Friday, August 31, 2007
The day here today is rather cloudy, and a 'coolish' 52F\11C, with our normal 10mph\16kph steady breeze carrying all the magnificent aromas of the woods to our door. I was just outside mulling over how soon the autumn foliage will be enchanting us with its rich tapestry of colors as far as the eye can see in every direction. Our summer season here is famously short, and therefore cherished all the more for its fleeting kiss of warmth and greenery. Some of the trees at this elevation have already started to don their fall finery, and most of the flowers are soon to be only a memory and a few bytes in the digicam. The photos above are some of the simple viewing pleasures to be found on the north side, or backyard, of our home. The house shown is our neighbor to the north, and the trees are part of our own little touch of the local forests. The flowers are those tenderly cared for by my gardener wife, and only a small representation of those she coaxes to life each summer without fail. Some are carefully planted, others the product of the mixed wildflower seeds she strews randomly around the yard perimeter. The last photo is the walkway to my Doctor's office.
This time of year signals the ending of most harvests, the beginning of others, such as apples, and the return to school of the shorter members of our community, with heads ready to be stuffed full of new information. For the older students, it's off to college, high school sports, hunting season, and homework woes. How little they realize that the world after school is much the same, without the summer vacation and the fun, but many of the sorrows, that they find in their lives now. The last of the agricultural fairs are wrapping up soon as well, and the roadside vendors and farmer's markets will soon be gone too. In many ways, it's much like the end of one of life's shorter journeys and the beginning of the next.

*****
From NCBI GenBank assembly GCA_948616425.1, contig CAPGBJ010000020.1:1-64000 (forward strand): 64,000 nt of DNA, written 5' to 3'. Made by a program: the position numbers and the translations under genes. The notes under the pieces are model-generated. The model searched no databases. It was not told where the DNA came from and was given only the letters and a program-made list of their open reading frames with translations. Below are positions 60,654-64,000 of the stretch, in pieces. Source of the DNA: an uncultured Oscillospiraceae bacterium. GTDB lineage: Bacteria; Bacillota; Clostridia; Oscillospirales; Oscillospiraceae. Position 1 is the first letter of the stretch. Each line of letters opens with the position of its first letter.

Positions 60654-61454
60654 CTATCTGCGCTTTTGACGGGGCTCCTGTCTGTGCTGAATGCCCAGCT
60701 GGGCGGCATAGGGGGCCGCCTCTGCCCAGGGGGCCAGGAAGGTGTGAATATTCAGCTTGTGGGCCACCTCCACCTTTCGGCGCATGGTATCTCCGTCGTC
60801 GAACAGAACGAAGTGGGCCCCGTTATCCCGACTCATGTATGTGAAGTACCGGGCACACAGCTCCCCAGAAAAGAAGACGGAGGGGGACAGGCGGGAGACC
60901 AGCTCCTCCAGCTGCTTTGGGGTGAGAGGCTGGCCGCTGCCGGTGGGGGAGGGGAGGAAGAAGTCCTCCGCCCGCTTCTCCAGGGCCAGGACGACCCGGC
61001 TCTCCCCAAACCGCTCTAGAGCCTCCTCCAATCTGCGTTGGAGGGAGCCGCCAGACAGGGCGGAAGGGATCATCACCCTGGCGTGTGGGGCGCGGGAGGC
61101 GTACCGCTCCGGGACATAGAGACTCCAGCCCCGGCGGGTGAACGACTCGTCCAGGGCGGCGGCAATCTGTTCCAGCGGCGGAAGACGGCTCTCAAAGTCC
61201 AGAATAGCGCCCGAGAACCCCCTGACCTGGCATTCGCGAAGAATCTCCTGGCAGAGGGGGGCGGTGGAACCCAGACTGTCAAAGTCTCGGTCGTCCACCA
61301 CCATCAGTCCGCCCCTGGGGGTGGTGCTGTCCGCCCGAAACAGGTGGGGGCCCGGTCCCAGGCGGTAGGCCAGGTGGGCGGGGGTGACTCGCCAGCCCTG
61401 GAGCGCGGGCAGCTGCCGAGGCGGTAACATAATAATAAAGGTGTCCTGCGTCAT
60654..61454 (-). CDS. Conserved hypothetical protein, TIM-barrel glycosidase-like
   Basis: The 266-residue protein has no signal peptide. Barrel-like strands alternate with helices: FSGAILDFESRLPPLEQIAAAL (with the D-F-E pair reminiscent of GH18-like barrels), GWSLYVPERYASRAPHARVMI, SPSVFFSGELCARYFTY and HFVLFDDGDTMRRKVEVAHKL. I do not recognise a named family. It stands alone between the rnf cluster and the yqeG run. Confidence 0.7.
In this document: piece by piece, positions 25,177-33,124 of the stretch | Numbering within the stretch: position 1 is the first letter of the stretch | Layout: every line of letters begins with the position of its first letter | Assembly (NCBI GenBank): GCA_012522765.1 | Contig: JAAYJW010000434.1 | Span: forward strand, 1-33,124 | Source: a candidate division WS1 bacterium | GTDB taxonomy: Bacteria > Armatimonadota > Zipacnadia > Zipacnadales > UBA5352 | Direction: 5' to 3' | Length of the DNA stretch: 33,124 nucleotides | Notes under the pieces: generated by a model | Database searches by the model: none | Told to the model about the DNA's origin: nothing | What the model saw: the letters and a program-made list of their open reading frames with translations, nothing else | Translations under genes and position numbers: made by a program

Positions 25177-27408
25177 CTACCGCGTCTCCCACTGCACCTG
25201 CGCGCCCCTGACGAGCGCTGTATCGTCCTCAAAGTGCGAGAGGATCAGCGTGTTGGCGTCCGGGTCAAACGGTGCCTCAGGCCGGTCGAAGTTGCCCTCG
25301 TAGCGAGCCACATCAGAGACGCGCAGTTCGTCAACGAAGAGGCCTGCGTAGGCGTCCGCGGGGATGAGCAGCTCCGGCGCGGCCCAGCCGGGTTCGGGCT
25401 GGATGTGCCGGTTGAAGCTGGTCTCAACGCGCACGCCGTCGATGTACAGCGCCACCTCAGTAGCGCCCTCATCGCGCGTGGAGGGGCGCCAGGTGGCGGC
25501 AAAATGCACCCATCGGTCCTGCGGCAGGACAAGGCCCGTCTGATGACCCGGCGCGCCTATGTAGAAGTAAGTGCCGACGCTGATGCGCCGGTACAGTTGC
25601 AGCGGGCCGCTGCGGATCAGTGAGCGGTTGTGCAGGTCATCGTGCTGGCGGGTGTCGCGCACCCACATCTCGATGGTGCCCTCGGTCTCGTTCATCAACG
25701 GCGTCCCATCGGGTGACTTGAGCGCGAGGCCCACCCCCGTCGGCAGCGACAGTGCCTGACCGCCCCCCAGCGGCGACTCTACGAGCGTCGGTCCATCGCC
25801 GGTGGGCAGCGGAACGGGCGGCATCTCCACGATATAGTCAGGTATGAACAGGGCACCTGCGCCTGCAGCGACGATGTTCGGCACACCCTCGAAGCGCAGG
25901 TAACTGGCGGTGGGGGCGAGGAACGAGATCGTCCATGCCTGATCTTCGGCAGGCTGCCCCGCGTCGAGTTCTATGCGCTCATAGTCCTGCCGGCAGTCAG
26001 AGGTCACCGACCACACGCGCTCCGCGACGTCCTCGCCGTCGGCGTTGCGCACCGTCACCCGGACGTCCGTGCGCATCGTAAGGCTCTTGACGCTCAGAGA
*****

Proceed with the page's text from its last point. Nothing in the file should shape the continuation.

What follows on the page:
One of the many things I missed most, while living in other climates, was this rapid switching from one season to the next. I suppose if you've never had it, or disliked the colder days, you'd not miss it a bit. On the other hand, there are those like myself, who find something joyous in every season, even the blizzards, high snow drifts, and biting winds of our normally harsh winters. What better time to view the world, than after nature has painted everything a clean, sparkling white? Or after an ice storm, when the morning sun twinkles through thousands upon thousands of icicles of all sizes clinging effortlessly to the trees. The smell of a wood fire, the warmth of a meal, and conversation shared with good friends on a cold January night, combine to create a glow within the participants like no other.
As fall gives way soon to the cold of winter, so winter eventually wanes as well, allowing the air to come alive with the smell of maple syrup, more wood smoke, and the smell of new life emerging from the fields and forest floor alike. The ice finally goes out, fishing, swimming, boating, and planting, become the activities of the day, and summer is soon behind. Then, after what seems to many the shortest season of all, if we're among the lucky, we're still able to drink in all the beauty that's giving way to the newer beauty of fall. Usually on a cloudy, somewhat 'coolish' day. Perhaps a day not unlike today. Until next time, take care my friends.
Wednesday, August 15, 2007
Hi folks, it's GREAT to be back, especially as this is the first time in several years I can actually see things as well as I could in the past. When the other eye is finished the vision should be as good, if not better, than I enjoyed as a youth.